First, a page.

Once your pizza is assembled and the stone is at the proper temperature, simply place your pie on the stone (topping side up) and close the lid. Neapolitan pizzas and other thin crusts need only 3–5 minutes to cook on a stone, while thick dough can take up twice as long. You should always use a pizza peel to move your pie, and we recommend first-timers invest in a metal peel because it’s thinner and easier to use than the wooden alternative.
It’s also possible to bake pizza on a gas grill, which is done on a stone and at lower temperatures around 350–425 degrees. Just place your pizza on the stone as usual, then step back and let the convection heat of your grill work its magic for about 10–12 minutes.
Grilling Pizza on the Grill Grates
This method calls for moderate temperatures of about 425–450 degrees to account for the direct heat your dough will be exposed to. It’s the preferred way to grill frozen pizzas, but it works just as well for the homemade stuff. Preheat your grill, lightly brush olive oil one side of the fully formed dough, then place the oiled side on your grill grates. Allow thin-crust pizzas to cook for about 1½ minutes, and let thick-crust pizzas sit for around 3–5 minutes.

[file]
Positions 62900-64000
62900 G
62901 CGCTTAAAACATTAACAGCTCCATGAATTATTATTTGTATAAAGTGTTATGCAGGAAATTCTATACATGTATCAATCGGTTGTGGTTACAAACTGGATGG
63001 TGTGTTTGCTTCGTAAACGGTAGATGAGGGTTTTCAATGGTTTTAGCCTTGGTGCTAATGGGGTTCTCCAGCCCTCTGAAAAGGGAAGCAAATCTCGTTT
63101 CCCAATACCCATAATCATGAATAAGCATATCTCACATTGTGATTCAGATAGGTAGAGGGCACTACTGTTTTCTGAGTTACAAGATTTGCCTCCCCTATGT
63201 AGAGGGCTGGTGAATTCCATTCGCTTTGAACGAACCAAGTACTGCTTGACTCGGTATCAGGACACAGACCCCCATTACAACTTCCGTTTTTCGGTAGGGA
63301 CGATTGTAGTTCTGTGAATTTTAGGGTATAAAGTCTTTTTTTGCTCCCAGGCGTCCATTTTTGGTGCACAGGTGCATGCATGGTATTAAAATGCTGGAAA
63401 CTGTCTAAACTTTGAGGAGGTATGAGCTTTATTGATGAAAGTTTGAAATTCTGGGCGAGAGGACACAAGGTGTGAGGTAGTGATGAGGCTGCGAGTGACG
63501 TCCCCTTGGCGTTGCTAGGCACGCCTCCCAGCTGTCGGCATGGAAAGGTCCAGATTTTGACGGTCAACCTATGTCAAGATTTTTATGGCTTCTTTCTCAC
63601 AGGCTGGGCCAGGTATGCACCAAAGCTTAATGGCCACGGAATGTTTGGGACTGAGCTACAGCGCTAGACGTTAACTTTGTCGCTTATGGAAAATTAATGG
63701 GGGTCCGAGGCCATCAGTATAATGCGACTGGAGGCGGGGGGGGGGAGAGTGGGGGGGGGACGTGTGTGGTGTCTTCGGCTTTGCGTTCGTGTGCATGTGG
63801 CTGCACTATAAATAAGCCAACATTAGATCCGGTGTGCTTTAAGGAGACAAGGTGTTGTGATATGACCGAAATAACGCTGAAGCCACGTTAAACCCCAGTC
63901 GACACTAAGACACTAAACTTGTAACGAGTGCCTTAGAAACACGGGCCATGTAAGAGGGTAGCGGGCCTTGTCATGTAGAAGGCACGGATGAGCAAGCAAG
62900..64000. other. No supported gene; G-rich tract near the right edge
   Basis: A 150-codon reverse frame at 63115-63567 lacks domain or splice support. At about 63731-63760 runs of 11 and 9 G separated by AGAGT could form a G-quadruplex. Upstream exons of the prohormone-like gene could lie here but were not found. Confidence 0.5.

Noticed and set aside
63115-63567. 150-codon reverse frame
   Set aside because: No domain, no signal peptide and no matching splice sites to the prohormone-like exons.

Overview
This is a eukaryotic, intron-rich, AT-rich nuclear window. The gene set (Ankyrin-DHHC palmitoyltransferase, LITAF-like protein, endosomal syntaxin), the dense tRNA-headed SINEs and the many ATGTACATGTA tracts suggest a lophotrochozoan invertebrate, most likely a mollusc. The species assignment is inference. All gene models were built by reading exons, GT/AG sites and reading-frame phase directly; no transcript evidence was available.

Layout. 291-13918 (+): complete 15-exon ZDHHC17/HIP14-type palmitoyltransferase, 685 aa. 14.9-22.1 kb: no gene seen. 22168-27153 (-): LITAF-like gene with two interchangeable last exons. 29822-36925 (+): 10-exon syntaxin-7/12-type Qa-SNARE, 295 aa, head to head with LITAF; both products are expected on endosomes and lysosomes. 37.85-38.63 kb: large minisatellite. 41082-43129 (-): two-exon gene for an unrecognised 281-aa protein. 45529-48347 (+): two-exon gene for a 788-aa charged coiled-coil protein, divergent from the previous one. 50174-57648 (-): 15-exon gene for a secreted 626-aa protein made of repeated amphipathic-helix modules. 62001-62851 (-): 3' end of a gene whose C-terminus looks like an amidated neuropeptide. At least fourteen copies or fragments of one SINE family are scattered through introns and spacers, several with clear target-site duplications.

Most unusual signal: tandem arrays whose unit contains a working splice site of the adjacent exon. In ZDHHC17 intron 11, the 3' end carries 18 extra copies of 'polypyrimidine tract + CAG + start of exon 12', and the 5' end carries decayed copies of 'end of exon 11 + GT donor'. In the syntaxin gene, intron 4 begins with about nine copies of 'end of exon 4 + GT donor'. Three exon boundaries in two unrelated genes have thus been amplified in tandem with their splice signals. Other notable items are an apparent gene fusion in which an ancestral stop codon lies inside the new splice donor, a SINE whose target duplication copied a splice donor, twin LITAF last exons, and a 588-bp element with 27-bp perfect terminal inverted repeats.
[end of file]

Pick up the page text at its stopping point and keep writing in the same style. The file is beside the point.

From there, use a spatula and tongs to bring the dough back to your prep counter, placing the cooked side down. Apply oil to the raw side before flipping over the pizza and arranging your toppings on the cooked dough. Put your pizza back on the grates, raw side down, so it can cook for the same amount of time as the first side. Now all that’s left to do is take your pizza off the grill and serve! Just save us a slice, will you?